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Citation Information

Type Journal Article - Food Additives & Contaminants: Part A
Title Dietary exposure and health risk assessment for 14 toxic and essential trace elements in Yaounde: the Cameroonian total diet study
Volume 31
Issue 6
Publication (Day/Month/Year) 2014
Page numbers 1064-1080
URL http://www.tandfonline.com/doi/abs/10.1080/19440049.2014.909953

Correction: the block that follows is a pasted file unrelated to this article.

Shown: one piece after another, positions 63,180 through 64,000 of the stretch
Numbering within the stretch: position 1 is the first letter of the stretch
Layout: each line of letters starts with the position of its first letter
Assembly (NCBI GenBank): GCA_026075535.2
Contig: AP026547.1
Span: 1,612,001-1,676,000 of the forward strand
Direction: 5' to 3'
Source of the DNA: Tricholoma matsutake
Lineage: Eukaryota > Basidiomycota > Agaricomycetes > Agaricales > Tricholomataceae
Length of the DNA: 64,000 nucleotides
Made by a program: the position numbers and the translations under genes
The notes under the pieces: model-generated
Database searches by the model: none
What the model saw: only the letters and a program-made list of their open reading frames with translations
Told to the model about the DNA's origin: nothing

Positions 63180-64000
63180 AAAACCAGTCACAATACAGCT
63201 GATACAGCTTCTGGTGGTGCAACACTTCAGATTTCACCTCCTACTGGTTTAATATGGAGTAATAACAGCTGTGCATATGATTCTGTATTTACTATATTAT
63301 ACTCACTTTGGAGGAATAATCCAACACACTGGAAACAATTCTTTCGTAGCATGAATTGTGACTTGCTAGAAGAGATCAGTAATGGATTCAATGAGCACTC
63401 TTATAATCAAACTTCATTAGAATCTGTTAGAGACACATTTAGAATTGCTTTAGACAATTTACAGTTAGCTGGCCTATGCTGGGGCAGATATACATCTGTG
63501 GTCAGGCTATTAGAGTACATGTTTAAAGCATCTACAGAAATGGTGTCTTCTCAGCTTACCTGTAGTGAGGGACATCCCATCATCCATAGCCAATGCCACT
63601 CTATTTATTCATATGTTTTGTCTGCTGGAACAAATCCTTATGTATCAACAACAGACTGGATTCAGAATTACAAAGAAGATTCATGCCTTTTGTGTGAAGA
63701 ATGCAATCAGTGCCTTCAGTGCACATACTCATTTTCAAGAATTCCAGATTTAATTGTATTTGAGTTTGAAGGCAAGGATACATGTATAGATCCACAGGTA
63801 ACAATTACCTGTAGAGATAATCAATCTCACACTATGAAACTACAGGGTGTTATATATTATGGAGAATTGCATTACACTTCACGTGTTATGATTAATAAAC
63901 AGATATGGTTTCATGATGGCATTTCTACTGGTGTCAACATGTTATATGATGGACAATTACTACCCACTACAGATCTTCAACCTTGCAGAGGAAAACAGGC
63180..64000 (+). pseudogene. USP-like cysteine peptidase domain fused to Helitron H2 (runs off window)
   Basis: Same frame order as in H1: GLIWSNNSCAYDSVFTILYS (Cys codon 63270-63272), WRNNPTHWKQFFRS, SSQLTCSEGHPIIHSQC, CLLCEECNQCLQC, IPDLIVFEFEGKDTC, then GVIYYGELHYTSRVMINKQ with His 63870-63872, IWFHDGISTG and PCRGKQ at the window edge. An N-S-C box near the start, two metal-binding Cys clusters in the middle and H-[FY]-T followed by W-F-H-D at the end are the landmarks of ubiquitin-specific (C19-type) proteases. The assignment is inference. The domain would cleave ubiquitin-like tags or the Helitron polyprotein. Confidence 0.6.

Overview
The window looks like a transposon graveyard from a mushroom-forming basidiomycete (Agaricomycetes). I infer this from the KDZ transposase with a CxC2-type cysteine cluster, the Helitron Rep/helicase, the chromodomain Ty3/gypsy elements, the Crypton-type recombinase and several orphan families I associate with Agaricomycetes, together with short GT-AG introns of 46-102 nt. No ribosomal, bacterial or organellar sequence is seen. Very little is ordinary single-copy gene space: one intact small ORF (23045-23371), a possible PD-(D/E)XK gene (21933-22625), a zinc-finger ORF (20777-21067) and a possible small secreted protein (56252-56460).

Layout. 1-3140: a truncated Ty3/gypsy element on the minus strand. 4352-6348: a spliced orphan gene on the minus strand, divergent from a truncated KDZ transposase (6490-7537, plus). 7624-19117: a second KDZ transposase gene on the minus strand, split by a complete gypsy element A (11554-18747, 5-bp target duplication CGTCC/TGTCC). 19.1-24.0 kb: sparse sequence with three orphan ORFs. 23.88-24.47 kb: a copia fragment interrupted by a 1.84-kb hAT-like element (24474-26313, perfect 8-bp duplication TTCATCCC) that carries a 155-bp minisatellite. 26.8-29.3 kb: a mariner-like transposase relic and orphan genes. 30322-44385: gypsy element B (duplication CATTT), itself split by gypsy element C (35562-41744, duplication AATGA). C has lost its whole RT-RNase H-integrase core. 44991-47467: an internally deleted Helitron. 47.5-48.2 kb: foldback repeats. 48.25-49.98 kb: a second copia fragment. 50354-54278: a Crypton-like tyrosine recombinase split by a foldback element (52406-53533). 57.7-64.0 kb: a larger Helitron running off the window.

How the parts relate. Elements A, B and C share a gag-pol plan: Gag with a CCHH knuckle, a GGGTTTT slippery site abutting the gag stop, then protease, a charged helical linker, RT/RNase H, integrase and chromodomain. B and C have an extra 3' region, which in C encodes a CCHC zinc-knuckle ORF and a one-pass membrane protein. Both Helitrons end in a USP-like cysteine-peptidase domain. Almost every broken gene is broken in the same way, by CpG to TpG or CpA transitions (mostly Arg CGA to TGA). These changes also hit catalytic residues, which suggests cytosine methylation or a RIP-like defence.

Dietary exposure to trace elements (aluminium, antimony, barium, cadmium, lead, nickel, vanadium, copper, manganese, molybdenum, germanium, lithium, strontium and tellurium) was assessed by the total diet study (TDS) method. Sixty-four pooled samples representing 96.5% of the diet in Yaoundé, Cameroon, were prepared “as consumed” before analysis. Consumption data were sourced from a households’ budget survey. Dietary exposures were compared with health-based guidance or nutritional values and to worldwide TDS results. The health-based guidance value was exceeded by ≤ 0.2% of the study population for aluminium, antimony, barium, cadmium, nickel and vanadium. For lead, the observed 95th percentile of exposure (3.05 µg kg−1 body weight day−1) equals the critical value considered by JECFA for cardiovascular effects; therefore, risk to health cannot be excluded for certain consumer groups. The population at risk of excess intake for manganese, copper, molybdenum and nickel was considered to be low (≤ 0.3%). The prevalence of inadequate intake was estimated at 5.9% for copper and was nil for molybdenum. Due to the lack of toxicological and/or nutritional consistent data to perform a risk assessment, dietary exposures to germanium, lithium, strontium and tellurium were provided as supplementary data. The food groups highest contributors to exposure were “tubers and starches” for aluminium (27%), lead (39%) and copper (26%), “cereals and cereal products” for cadmium (54%) and manganese (35%), “fruits, vegetables and oilseeds” for barium (34%), molybdenum (49%) and nickel (31%), “beverages” for antimony (27%) and “fish” for vanadium (43% – lower bound). Measures should be recommended to maintain low levels of exposure before the problem could become an important health or trade issue.

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